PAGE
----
William R. Marsters

Palmerston Island, Cook Islands

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William Marsters - an anti-hero?

Created on Thursday, 10 October 2013 22:16 Published on Thursday, 10 October 2013 22:16 Hits: 1286
William Marsters, Palmerston Island, Cook Islands - an anti-hero?
But what makes a hero appear to fall from grace to become an anti-hero?
 
Again, sticking to Google, the definition that illuminates certain characteristics about our family hero includes: “…The character [has] ambiguous morals, or character defects and eccentricities…” Marsters may not totally be described as a hero.

There were some definite shortfalls in his character. He wasn’t an axe murderer or anything terrible, but it cannot be denied that he had some “character defects and eccentricities” . These had already been noticed by observers who met him during his travels around the Pacific (refer to "Stories of Palmerston - Sisters of the Sun").
 
Most significantly, it must be admitted that he did have an unusual attitude towards marriage and friendship. He married Akakaingaro (whom he called Sarah) soon after he arrived in Penrhyn around about 1856 and took her and their children with him on his journeys around the islands as he worked on the trading boats.
 
It was not too long after he arrived on Palmerston in 1863 with Sarah and his two sons, that he engaged in a polygamous relationship with his wife’s cousin, Tepou, who had originally been brought from Penrhyn to look after Sarah’s young children.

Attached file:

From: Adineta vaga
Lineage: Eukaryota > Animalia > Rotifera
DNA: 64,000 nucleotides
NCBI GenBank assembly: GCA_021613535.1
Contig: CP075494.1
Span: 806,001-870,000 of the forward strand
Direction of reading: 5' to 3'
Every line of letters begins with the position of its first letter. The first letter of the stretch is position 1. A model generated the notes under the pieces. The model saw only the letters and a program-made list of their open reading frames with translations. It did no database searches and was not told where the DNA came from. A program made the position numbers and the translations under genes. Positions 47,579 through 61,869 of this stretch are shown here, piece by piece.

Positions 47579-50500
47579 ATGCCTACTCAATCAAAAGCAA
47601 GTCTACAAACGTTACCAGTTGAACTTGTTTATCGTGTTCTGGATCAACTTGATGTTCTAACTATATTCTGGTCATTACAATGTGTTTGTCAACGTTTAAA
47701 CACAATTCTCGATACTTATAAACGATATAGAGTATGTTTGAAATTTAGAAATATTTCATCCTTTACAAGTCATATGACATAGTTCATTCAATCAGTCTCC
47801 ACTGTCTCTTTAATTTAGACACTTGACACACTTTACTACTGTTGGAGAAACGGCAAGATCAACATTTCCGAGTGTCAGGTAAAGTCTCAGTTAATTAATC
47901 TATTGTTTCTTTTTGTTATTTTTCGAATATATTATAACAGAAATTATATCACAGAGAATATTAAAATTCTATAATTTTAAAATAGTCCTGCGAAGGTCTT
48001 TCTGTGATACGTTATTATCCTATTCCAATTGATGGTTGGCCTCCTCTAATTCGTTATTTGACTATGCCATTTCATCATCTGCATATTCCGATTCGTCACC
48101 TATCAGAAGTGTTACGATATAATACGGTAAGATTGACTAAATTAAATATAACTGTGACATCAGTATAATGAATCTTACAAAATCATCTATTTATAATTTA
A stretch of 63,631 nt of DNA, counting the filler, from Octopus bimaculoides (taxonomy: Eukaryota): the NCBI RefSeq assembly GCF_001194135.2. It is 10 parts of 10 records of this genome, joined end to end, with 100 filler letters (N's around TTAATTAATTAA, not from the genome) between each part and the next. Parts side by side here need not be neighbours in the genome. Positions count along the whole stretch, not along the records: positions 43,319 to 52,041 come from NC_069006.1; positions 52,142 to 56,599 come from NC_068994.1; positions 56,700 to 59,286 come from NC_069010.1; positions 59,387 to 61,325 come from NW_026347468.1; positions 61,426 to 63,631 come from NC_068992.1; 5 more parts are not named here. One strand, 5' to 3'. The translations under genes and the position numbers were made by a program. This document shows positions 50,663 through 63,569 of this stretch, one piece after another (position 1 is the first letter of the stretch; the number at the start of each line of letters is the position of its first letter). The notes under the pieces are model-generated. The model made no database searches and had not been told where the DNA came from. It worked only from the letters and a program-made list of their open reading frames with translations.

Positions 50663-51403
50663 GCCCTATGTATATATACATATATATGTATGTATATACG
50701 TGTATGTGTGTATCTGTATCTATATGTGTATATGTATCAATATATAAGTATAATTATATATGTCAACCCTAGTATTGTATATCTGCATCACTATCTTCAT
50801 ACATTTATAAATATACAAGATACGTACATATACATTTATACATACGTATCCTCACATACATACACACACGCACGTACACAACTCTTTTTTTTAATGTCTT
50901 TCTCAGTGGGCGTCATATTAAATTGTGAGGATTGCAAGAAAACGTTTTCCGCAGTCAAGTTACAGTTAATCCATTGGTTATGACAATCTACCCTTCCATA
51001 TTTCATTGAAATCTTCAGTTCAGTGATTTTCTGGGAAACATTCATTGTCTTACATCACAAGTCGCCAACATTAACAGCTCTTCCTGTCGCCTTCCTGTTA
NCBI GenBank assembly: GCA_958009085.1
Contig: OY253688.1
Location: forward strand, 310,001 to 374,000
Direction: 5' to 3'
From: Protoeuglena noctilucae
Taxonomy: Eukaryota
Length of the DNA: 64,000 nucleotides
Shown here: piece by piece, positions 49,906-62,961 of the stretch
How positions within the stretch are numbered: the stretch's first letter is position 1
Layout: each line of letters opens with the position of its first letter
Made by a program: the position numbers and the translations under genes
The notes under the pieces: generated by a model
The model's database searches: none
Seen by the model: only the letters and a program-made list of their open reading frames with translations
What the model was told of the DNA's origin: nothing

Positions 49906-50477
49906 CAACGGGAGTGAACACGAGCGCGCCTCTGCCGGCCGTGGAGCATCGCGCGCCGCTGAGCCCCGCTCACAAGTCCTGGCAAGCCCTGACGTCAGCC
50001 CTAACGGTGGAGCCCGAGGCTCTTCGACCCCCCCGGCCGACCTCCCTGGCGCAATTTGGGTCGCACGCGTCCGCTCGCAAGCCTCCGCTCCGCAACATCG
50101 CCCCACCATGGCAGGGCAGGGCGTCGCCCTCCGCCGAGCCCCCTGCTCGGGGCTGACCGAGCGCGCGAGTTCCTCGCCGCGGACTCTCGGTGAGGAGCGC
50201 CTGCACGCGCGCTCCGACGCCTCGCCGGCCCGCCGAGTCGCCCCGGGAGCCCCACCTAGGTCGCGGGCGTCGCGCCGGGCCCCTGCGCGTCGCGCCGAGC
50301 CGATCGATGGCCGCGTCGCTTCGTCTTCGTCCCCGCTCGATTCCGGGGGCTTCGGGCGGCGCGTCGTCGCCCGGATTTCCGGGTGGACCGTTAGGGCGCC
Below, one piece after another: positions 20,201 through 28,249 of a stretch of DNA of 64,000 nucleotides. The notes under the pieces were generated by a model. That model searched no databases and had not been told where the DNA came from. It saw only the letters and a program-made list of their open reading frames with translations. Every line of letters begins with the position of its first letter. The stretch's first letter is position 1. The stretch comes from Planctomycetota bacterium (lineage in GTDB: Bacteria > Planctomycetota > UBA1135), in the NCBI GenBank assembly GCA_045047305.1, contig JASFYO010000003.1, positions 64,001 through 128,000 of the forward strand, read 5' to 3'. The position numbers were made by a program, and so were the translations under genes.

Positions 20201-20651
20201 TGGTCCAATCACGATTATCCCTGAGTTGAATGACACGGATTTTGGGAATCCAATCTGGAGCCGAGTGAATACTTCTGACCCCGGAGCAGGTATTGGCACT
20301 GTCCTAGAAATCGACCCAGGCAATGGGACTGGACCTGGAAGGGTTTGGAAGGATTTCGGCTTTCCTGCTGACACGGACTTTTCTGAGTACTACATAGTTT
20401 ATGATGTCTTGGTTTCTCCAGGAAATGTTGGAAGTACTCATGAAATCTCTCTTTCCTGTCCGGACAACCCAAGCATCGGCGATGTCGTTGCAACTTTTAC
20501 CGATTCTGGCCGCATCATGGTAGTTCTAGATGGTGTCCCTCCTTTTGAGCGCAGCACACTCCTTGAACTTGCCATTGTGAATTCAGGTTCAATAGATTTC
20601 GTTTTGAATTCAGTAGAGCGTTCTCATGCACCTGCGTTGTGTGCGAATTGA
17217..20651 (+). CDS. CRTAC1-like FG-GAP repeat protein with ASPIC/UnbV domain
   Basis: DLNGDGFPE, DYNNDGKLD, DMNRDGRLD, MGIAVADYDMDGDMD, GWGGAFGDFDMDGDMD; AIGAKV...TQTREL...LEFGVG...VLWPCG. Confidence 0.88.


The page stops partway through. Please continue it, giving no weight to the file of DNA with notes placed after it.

He later also became involved in a relationship with Matavia, the wife of his best friend. Jean-Baptiste Fernandez who had left his wife behind on Palmerston while he worked on the whaling ships in the region. Yet, although Portugese Fernandez would have been surprised by his wife’s coffee-coloured children on his return, it did not appear to spoil is relationship with his best friend and drinking buddy.
 
All told, Marsters had 22 children to these three women on Palmerston. And apparently they lived quite harmoniously together – each with their own residences around the island (refer “The Masters of Walcote” Chapter 1.)
 
This attitude to multiple relationships at the same time could possibly have evolved from England where (in 1851, as Richard Masters) he married Charlotte Farmer from his home village of Walcote (most probably at his father’s coercion) to legitimize his son. Yet a couple of years later he also had a daughter to a woman called Sarah who may have lived in a de facto relationship with him - she was named Sarah Masters on the entry of their daughter’s baptism record in the St Leonards Church, in Misterton.
 
On Palmerston, he openly engaged in the polygamous relationships with his recognized wife, Sarah and her cousins Tepou and Matavia. Yet, despite his own situation, he did not allow his sons to behave similarly which exemplifies the “…ambiguous morals, character defects and eccentricities…” of the definition above.
 
Check out www.williamrmarsters.com and www.richardwmasters.com